Western North Carolina is home to a large number of public and private colleges and universities. These higher ed institutions attract students from across the region and around the world. Each has its own strengths, and together, they offer myriad ways to empower students to expand their possibilities.
Here’s just a quick glimpse at colleges and universities around WNC.
Asheville-Buncombe Technical Community College
A-B Tech has the highest enrollment of any WNC higher education institution, serving more than 27,000 students annually. Established in 1959 as a trade school, A-B Tech is one of the oldest and largest schools in the North Carolina Community College System. The school offers 39 career programs through five schools: Allied Health and Public Service Education, Arts and Sciences, Business and Hospitality Education, Continuing Education, and Engineering and Applied Technology. It also has a popular continuing education program.
The college has added several new programs in recent years, including an associate’s degree in healthcare business informatics, a mobile development diploma, a bio-gas option in industrial systems technology, and a geospatial technology option as part of surveying. Many courses are transferable to any university in the UNC system. A-B Tech has additional campuses in Enka and Marshall.
340 Victoria Road, Asheville | (828) 254-1921 | abtech.edu
Blue Ridge Community College
Serving Henderson and Transylvania counties, Blue Ridge Community College has campuses in Flat Rock, Brevard, and Hendersonville. The college specializes in construction trades, advanced manufacturing, health care, and public safety, among other degree opportunities. In fact, BRCC offers more than 100 degree, diploma, and certificate programs in 30 areas of study. Many of their programs qualify students to work immediately after completing their course work. About 2,100 students are enrolled each year.
180 W. Campus Drive, Flat Rock | (828) 694-1700 | blueridge.edu
Brevard College in Transylvania County offers more than 40 major and minor degree programs, including those in art, biology, English, environmental studies, exercise science, history, mathematics, music, and psychology. Its pre-professional studies include pre-dentistry, pre-law, pre-medicine, and pre-nursing. With a student body of nearly 700 students, the institution boasts an average class size of 15 students.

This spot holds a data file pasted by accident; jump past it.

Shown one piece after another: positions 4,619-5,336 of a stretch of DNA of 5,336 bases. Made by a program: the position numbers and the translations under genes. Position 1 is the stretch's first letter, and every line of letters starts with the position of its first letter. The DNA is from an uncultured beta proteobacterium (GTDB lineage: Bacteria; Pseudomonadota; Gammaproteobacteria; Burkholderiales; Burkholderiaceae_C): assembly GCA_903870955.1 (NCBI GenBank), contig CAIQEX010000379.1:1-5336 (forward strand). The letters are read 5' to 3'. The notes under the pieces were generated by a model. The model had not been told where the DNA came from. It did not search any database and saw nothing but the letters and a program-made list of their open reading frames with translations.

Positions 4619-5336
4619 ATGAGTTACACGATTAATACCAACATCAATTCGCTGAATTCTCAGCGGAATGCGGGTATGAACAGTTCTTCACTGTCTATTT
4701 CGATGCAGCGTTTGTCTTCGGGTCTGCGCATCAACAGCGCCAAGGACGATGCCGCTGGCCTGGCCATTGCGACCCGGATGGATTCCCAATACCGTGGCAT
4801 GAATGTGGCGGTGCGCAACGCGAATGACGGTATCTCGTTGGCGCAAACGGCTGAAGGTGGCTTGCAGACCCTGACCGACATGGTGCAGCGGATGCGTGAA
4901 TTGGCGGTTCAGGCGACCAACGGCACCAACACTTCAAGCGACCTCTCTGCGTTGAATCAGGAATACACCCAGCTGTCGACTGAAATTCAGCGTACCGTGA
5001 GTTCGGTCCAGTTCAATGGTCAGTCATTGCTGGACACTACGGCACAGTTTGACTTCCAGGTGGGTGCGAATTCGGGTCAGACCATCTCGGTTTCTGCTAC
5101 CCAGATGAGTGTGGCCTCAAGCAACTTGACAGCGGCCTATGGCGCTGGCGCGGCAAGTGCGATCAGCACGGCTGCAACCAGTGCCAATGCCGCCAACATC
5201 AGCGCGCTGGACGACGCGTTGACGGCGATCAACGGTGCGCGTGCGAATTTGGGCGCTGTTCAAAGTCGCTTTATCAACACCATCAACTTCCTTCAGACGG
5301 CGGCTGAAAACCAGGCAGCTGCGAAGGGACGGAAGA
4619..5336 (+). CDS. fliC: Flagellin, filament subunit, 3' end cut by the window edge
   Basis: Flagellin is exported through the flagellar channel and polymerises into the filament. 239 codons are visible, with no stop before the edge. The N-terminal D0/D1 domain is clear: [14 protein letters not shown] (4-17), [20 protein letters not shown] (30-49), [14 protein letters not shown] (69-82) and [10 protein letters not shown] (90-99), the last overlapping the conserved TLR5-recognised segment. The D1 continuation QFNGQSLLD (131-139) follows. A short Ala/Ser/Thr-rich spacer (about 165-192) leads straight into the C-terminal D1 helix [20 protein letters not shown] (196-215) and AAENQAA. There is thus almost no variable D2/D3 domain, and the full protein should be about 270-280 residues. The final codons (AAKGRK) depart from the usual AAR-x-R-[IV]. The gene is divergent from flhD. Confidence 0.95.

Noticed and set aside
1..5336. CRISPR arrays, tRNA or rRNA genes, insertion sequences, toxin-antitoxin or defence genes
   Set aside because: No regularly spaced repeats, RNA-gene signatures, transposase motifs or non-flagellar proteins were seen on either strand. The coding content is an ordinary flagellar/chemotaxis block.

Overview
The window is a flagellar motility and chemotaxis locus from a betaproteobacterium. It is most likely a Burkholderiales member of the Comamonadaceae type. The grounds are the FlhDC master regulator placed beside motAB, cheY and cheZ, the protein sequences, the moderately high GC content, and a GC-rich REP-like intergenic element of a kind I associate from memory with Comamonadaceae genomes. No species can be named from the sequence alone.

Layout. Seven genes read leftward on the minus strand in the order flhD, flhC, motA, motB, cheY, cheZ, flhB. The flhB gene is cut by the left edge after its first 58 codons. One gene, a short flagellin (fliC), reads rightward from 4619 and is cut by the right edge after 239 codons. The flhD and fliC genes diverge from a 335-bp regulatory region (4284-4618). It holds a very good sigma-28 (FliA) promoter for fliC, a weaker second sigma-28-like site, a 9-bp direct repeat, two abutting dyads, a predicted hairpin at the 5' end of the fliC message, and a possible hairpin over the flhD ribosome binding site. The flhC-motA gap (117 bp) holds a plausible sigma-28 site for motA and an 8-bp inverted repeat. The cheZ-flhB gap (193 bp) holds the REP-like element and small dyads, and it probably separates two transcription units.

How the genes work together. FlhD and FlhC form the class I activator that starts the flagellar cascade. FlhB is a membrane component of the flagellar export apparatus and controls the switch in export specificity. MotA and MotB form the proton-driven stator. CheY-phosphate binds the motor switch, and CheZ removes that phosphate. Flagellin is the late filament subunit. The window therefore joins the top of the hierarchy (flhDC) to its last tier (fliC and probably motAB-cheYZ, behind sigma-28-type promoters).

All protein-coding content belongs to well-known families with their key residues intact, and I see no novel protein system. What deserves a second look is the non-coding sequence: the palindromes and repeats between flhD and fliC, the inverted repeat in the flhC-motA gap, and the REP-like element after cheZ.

1 Brevard College Drive, Brevard | (828) 883-8292 | brevard.edu
Haywood Community College
Haywood Community College offers more than 30 programs. About 2,220 students took courses during the 2017-18 academic year. Departments include arts, sciences and natural resources, business and industry, and health and human services. HCC also offers online learning and continuing education opportunities. Like all of North Carolina’s community colleges, it offers general education courses that transfer to the state university system, allowing students to get their first two years of classes completed at a bargain price.
185 Freedlander Drive, Clyde | (828) 627-4667 | haywood.edu
Lenoir-Rhyne Graduate Center
Lenoir-Rhyne College’s main campus is in Hickory. But its Center for Graduate Studies of Asheville was launched in 2012 to expand the university’s mission and serve the specific needs of WNC and beyond. Lenoir-Rhyne purchased part of 36 Montford Avenue to house a state-of-the-art learning space in downtown Asheville. The space has full-time, terminally-degreed faculty to direct the graduate programs, mentor students, and develop community partnerships. The Center for Graduate Studies of Asheville currently enrolls over 200 students in 12 programs and is becoming known for its leadership in key community initiatives.
36 Montford Ave, Asheville | (828) 407-4263 | lr.edu/campuses/asheville-campus